Download George Herbert Mead: A Unifying Theory for Sociology by Baldwin PDF

By Baldwin

During this concise, readable synthesis of Mead's paintings within the social sciences, the breadth, scope and persevered relevance of his pragmatic philosophy is emphasized. Baldwin supplies an summary of the parts of Mead's theoretical approach, the philosophical foundations of his unified thought and the functions of his paintings in lots of various components of social inquiry.

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Seemingly, the whole world would be absolutely fixed and determined. That is a conceivable statement of this mechanical science” (Mead, 1936: 250). Although Mead acknowledged that the mechanical model worked quite well in explaining the motion and transformation of inanimate objects (Mead, 1932: 34), he stated that it “did not deal with the characters which belong to living organisms” (Mead, 1936: 260). “Plants and animals . . present to science objects whose essential characters are found not in that which undergoes [mechanical] transformation but in the process itself.

Concludes that nature is a mechanism and only a mechanism” (Dewey, 1929: 248). Although Mead and Dewey opposed purely mechanical approaches to science, they advocated a balanced integration of mechanism and process. 46 GEORGE HERBERT MEAD OBJECTIVE PSYCHOLOGY A nondualist analysis of human conduct, that integrates both mental and physical activity, played a central role in Mead’s unified theory. Mead’s methods for studying behavior are closely tied to his rejection of dualism and the introspective psychologies favored by dualistic thinkers.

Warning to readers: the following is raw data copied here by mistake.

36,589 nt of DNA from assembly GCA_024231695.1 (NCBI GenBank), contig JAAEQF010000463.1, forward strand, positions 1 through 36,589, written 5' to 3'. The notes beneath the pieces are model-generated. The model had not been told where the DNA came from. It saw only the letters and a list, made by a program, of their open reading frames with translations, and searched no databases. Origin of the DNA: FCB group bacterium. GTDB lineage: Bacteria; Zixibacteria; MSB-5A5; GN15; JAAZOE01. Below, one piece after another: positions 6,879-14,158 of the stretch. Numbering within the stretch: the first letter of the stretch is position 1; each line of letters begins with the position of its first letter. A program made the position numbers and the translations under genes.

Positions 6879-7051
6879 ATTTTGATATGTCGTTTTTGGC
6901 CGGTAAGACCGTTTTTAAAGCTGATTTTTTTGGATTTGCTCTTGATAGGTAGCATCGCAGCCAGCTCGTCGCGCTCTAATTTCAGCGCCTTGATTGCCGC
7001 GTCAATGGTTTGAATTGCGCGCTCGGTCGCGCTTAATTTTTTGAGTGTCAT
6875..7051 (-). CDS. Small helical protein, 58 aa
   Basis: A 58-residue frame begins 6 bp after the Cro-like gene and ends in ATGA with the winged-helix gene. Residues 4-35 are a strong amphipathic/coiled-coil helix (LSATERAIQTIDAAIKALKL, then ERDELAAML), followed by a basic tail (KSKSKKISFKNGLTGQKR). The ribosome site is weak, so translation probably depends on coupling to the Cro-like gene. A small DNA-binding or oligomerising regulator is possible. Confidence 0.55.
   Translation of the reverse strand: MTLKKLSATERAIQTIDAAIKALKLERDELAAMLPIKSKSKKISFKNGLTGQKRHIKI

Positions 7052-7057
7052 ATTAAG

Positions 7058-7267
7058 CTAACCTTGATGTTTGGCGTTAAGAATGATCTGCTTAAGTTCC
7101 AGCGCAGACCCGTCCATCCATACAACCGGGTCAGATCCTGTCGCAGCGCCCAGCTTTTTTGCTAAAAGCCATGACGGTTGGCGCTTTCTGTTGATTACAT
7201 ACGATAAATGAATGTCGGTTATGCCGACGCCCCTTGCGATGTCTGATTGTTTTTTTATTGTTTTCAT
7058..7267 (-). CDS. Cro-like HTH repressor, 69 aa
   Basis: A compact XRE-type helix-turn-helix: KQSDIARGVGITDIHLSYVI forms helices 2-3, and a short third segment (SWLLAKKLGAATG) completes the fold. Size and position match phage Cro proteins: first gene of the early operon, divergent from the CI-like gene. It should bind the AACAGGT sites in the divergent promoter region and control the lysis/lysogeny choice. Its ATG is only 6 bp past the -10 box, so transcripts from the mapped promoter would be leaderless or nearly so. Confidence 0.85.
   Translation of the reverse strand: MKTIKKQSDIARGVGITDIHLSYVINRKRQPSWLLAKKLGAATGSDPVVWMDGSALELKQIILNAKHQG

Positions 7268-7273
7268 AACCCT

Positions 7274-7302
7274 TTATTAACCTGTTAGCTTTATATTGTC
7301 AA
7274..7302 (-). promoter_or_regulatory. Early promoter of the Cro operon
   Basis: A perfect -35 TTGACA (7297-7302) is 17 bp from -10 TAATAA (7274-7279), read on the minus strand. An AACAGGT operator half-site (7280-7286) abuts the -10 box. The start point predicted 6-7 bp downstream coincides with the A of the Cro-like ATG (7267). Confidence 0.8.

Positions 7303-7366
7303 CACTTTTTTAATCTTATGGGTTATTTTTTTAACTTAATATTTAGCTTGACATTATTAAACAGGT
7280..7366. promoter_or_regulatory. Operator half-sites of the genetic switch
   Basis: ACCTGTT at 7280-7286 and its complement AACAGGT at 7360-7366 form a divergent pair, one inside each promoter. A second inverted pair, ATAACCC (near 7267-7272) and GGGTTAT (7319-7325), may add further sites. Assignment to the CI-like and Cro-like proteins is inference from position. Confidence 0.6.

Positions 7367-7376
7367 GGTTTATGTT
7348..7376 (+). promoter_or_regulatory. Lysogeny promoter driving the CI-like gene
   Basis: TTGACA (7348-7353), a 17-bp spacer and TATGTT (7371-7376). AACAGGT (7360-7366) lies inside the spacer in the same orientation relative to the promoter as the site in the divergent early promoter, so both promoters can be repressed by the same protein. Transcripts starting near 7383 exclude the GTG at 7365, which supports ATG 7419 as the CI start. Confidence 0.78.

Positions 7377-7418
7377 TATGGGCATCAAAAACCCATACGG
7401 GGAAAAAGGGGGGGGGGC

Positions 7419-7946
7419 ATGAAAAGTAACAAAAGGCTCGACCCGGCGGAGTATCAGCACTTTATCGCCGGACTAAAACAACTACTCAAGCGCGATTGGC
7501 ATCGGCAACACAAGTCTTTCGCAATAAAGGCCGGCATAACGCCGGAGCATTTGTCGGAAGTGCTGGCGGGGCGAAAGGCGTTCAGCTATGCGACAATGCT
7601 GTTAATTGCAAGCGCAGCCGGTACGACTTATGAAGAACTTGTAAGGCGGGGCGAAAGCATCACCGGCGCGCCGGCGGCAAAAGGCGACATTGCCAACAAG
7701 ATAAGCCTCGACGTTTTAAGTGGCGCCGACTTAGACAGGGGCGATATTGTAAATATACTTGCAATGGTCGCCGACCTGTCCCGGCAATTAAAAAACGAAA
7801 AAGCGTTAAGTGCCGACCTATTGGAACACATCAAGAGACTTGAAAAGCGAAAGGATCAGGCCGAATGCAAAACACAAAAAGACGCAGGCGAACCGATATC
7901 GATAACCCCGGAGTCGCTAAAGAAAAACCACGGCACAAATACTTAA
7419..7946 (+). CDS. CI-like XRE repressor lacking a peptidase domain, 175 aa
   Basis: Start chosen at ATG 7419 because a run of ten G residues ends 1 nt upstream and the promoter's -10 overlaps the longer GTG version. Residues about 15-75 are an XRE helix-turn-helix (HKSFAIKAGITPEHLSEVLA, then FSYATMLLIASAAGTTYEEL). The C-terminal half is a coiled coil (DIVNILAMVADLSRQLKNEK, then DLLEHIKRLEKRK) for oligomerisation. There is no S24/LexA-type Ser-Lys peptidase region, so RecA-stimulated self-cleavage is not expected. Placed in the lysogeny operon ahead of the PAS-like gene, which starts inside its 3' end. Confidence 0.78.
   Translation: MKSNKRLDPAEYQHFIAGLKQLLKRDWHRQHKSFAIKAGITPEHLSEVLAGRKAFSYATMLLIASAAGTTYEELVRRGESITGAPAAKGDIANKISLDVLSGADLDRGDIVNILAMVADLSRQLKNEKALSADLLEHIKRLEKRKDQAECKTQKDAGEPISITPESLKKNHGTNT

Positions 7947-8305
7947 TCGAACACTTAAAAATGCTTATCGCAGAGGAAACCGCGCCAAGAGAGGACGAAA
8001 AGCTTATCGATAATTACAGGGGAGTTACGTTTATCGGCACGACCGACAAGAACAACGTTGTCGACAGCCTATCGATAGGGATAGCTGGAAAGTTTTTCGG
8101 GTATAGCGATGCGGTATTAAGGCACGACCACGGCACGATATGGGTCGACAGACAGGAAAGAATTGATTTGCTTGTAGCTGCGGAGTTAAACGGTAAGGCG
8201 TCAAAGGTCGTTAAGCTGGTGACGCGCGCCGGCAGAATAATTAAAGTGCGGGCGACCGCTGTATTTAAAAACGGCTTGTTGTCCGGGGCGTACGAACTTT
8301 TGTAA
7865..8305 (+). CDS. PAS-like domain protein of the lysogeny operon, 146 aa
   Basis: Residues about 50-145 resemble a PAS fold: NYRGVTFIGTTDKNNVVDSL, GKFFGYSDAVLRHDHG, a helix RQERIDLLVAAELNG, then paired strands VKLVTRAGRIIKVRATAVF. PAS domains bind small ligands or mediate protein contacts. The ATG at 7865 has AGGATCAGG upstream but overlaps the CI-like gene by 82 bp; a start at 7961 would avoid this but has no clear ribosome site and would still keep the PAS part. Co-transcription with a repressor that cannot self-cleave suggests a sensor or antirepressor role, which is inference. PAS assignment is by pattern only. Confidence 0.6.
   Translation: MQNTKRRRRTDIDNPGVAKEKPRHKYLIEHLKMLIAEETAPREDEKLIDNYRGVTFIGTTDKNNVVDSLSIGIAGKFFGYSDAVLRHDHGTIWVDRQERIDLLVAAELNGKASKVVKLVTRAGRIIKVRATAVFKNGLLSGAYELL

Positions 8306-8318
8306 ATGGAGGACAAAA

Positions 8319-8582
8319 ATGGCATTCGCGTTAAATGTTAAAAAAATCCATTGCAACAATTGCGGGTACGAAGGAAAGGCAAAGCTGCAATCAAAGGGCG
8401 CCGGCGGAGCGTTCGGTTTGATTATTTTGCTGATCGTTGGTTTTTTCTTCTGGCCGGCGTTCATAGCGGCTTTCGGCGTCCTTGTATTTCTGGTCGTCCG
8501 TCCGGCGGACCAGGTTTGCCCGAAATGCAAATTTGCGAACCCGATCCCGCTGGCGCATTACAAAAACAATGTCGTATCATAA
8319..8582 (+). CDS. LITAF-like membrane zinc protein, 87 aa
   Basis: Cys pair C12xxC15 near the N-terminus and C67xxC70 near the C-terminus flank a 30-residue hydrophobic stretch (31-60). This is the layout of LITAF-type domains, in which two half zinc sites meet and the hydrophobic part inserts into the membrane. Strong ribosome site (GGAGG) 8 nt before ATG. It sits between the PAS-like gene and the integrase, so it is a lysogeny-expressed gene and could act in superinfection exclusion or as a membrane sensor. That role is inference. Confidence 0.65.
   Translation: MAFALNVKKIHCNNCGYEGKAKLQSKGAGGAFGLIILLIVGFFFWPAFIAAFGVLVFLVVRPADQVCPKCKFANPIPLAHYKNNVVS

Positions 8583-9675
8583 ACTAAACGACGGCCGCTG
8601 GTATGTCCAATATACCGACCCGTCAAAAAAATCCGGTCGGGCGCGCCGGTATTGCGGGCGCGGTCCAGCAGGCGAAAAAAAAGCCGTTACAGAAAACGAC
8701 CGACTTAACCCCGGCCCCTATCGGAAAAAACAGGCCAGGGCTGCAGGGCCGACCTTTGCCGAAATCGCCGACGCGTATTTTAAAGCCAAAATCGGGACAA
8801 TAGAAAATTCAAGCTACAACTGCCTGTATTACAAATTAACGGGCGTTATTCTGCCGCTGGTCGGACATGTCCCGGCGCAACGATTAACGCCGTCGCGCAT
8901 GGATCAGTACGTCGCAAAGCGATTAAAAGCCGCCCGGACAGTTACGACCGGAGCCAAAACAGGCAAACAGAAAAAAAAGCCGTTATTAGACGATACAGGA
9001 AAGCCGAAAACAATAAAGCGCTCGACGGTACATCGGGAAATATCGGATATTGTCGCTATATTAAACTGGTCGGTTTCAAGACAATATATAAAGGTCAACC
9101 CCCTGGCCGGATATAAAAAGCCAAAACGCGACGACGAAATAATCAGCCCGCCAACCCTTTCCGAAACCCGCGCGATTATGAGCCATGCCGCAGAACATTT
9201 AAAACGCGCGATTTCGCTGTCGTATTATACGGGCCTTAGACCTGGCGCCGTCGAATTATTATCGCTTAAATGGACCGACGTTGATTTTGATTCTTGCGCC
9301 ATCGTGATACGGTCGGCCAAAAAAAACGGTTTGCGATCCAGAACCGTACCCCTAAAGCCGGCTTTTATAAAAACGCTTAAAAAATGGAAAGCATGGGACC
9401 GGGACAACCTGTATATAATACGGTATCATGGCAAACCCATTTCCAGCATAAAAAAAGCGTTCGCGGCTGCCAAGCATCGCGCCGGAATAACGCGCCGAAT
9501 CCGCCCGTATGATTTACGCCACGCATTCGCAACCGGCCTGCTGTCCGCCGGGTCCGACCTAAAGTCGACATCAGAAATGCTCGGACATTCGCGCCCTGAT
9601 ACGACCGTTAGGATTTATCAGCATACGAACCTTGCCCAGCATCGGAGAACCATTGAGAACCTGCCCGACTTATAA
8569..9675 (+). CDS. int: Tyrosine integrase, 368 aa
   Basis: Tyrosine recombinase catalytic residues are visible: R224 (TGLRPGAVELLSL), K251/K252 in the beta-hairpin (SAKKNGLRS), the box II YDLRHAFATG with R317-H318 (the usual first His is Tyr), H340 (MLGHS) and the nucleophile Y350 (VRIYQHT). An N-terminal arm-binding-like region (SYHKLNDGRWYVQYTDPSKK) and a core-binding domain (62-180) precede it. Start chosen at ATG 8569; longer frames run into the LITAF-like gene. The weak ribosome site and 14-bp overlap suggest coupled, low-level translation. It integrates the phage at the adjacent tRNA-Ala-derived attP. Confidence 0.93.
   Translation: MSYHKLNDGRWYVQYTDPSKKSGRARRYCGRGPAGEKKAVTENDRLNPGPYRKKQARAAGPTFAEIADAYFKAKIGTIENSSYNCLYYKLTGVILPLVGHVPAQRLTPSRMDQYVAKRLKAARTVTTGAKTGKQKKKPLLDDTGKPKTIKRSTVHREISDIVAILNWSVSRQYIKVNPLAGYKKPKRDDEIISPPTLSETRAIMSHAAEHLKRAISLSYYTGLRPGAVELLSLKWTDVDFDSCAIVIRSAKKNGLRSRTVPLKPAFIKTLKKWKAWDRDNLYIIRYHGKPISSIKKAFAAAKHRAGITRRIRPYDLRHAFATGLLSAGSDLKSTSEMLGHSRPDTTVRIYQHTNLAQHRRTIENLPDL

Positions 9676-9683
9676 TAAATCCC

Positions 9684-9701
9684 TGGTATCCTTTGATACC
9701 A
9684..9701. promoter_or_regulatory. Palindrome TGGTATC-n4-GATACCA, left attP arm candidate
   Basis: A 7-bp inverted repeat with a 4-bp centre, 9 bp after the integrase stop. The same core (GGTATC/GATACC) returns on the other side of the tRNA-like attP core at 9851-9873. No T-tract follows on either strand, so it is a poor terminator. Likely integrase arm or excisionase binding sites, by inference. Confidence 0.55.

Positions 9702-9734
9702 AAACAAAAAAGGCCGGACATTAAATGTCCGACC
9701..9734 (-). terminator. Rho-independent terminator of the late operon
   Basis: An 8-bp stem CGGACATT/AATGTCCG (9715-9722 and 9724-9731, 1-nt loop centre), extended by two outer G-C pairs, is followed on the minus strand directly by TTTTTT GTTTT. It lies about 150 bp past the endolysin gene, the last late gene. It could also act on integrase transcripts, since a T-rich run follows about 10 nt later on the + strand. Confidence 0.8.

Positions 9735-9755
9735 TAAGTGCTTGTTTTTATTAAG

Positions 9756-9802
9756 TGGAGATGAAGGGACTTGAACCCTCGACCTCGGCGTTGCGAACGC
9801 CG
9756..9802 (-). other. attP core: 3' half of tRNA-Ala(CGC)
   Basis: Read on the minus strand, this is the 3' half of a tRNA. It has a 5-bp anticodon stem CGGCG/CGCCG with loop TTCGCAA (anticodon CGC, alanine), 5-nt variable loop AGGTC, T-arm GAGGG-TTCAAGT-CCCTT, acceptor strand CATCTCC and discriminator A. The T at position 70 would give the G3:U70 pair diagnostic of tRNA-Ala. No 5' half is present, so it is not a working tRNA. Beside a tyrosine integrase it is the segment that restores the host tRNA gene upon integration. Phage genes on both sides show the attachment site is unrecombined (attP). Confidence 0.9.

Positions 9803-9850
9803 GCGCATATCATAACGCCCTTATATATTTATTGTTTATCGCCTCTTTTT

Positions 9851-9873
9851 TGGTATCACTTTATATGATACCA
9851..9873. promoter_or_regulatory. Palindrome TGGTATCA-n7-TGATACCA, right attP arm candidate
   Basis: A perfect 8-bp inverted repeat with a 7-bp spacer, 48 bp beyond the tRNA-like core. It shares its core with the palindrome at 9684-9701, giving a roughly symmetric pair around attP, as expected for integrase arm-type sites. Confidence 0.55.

Is the fundamental datum in both social and individual psychology when behavioristically conceived, and it has both an inner and an outer phase, an internal and an external aspect” 17 (Mead, 1934: 8). Mead’s method for approaching the internal and external components of the act was to work “from the outside to the inside” (Mead, 1934: 8). Mead wrote that his social behaviorism was “particularly concerned with the rise of such [inner] experience within the process as a whole. It simply works from the outside to the inside instead of from the inside to the outside, so to speak, in its endeavor 48 GEORGE HERBERT MEAD to determine how such [inner] experience does arise within the process” (Mead, 1934: 7-8).

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